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Network Working Group                                         Robert Elz
Internet Draft                                   University of Melbourne
Expiration Date: December 1996
                                                              Randy Bush
                                                             RGnet, Inc.

                                                           Scott Bradner
                                                      Harvard University

                                                               June 1996


            Selection and Operation of Secondary DNS Servers


                     draft-ietf-dnsind-2ndry-02.txt

Status of this Memo

   This document is an Internet-Draft.  Internet-Drafts are working
   documents of the Internet Engineering Task Force (IETF), its areas,
   and its working groups.  Note that other groups may also distribute
   working documents as Internet-Drafts.

   Internet-Drafts are draft documents valid for a maximum of six months
   and may be updated, replaced, or obsoleted by other documents at any
   time.  It is inappropriate to use Internet-Drafts as reference
   material or to cite them other than as "work in progress."

   To learn the current status of any Internet-Draft, please check the
   "1id-abstracts.txt" listing contained in the Internet-Drafts Shadow
   Directories on ftp.is.co.za (Africa), nic.nordu.net (Europe),
   munnari.oz.au (Pacific Rim), ds.internic.net (US East Coast), or
   ftp.isi.edu (US West Coast).

1. Abstract

   This draft discusses the selection of secondary servers for DNS
   zones, and related issues.












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Internet Draft       draft-ietf-dnsind-2ndry-02.txt            June 1996


2. Introduction

   Poor choice of secondary servers for DNS zones seems to currently be
   an endemic problem.  This draft discusses some of the issues, and
   attempts to give some guidance in the matter of the selection of the
   required secondary DNS server(s).

3. Definitions

   For the purposes of this document, and only this document, the
   following definitions apply:

   DNS                    The Domain Name System [RFC1034, RFC1035].

   Zone                   A part of the DNS tree, that is treated as a
                          unit.

   Forward Zone           A zone containing data used to map host names
                          and domains to addresses, mail exchange
                          targets, etc.  Contrasts with Reverse Zone,
                          used to map addresses back to names.

   Server                 An implementation of the DNS protocols able to
                          provide answers to queries.  Answers may be
                          from information known by the server, or
                          information obtained from another server.

   Authoritative Server   A server that knows the content of a DNS zone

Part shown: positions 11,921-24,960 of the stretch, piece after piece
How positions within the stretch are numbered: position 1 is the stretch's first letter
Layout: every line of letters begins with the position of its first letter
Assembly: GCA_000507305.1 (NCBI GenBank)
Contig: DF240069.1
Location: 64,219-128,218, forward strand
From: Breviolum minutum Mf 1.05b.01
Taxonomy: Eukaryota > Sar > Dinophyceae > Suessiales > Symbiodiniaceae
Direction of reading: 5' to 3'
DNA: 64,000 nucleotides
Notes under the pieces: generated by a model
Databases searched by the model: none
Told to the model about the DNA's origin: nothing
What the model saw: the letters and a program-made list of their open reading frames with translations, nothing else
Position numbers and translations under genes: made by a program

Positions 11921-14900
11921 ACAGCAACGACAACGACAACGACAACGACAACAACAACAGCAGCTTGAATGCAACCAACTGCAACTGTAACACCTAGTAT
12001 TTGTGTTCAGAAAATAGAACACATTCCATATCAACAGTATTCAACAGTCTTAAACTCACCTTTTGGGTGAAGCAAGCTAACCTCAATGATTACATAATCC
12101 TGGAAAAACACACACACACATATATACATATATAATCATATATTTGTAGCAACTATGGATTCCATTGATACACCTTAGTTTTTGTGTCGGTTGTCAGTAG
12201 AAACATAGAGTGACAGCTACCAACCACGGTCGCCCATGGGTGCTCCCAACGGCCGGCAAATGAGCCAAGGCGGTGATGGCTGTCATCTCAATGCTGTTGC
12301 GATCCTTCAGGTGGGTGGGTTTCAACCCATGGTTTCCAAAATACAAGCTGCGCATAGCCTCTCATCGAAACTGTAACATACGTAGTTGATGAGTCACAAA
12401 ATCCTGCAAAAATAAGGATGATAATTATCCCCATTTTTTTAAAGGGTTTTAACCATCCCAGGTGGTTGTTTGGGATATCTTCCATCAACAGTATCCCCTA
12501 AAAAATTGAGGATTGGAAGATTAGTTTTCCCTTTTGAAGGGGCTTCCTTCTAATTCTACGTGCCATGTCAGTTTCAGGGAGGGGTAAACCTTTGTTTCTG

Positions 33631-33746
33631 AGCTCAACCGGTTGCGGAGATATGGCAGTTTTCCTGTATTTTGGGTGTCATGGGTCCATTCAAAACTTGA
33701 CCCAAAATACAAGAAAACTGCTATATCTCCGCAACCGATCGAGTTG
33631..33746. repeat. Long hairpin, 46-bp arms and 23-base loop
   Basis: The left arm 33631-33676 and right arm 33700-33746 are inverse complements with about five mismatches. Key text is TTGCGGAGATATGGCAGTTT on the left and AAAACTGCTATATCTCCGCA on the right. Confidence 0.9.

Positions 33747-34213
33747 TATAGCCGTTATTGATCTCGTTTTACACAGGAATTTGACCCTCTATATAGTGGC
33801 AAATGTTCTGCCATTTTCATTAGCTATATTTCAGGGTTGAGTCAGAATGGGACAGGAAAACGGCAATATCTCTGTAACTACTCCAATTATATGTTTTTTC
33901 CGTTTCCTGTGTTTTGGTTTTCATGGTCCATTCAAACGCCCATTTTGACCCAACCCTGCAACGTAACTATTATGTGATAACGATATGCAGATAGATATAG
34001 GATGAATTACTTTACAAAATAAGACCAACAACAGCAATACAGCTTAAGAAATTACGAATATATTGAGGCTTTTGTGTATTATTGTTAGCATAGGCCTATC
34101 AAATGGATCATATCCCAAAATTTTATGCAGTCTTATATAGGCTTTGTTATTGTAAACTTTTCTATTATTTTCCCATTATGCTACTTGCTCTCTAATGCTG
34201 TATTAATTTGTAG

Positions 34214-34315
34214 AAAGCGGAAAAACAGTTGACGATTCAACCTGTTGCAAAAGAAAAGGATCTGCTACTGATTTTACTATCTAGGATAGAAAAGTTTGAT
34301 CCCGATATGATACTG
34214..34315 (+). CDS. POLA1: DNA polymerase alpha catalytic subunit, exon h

from local knowledge, and thus can answer
                          queries about that zone without needing to
                          query other servers.

   Listed Server          An Authoritative Server for which there is an
                          "NS" resource record (RR) in the zone.

   Primary Server         An authoritative server for which the zone
                          information is locally configured.  Sometimes
                          known as a Master server.

   Secondary Server       An authoritative server that obtains
                          information about a zone from a Primary Server
                          via a zone transfer mechanism.  Sometimes
                          known as a Slave Server.

   Stealth Server         An authoritative server, usually secondary,
                          which is not a Listed Server.





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4. Secondary Servers

   A prime purpose of secondary servers is to allow information from the
   Domain Name System to be available widely and reliably to clients
   throughout the Internet (that is, throughout the world), even when
   the primary server is unavailable or unreachable.  They can also
   spread the name resolution load, that purpose is not treated further
   here.

   When selecting secondary servers, attention should be given to the
   various likely failure modes, and servers should be placed so that it
   is likely that at least one server will be available to all
   significant parts of the Internet, for any likely failure.

   Consequently, placing all servers at the local site, while easy to
   arrange, and easy to manage, is not a good policy, as they are
   susceptible, together, to being disconnected from the Internet due to
   a single link failure, or a site (or sometimes, building or even
   room) wide power failure.

   Secondary servers should be placed at both topologically and
   geographically dispersed locations on the Internet, to minimise the
   likelihood of a single failure disabling all of them.

   That is, secondary servers should be at geographically distant
   locations, so it is unlikely that events like power loss, etc, will
   disrupt all of them simultaneously.  The should also be connected to
   the net via quite diverse paths, so the failure of any one link, or
   of routing within some segment of the network (such as an ISP) will
   not make all of the servers unreachable.

   While it is unfortunately quite common, servers for a zone should
   certainly not all be placed on the same LAN segment in the same room
   of the same building - or any of those.  Such a configuration almost
   defeats the requirement, and utility, of having multiple servers.
   The only redundancy provided in that configuration is for the case
   when one server is down, whereas there are many other possible
   failure modes.

5. Unreachable servers

   Similarly, listing as a server, or as the address of a server, a name
   or value that cannot be reached from much of the network is
   undesirable.  Not only does such a server add no reliability at all,
   it actually causes the network as a whole (the Internet) problems, as
   the lack of reachability cannot be ascertained other than by
   attempted use and the subsequent lack of response (or occasionally
   ICMP error response).  Further, even that is generally